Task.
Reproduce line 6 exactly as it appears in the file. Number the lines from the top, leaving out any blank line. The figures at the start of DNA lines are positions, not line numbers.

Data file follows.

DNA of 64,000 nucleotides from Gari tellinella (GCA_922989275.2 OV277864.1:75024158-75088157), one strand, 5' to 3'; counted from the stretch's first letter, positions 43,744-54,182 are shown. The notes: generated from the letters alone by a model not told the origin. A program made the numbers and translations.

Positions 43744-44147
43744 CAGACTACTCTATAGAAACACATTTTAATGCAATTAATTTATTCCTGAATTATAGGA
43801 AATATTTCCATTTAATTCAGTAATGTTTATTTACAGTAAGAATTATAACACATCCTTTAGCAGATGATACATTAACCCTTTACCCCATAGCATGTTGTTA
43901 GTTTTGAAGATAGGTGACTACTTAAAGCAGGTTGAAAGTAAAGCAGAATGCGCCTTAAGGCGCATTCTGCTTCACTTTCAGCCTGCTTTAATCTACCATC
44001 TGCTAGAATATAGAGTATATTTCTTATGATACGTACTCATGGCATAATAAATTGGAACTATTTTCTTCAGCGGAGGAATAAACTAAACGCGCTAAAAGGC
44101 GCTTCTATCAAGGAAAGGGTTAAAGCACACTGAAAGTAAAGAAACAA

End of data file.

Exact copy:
44001 TGCTAGAATATAGAGTATATTTCTTATGATACGTACTCATGGCATAATAAATTGGAACTATTTTCTTCAGCGGAGGAATAAACTAAACGCGCTAAAAGGC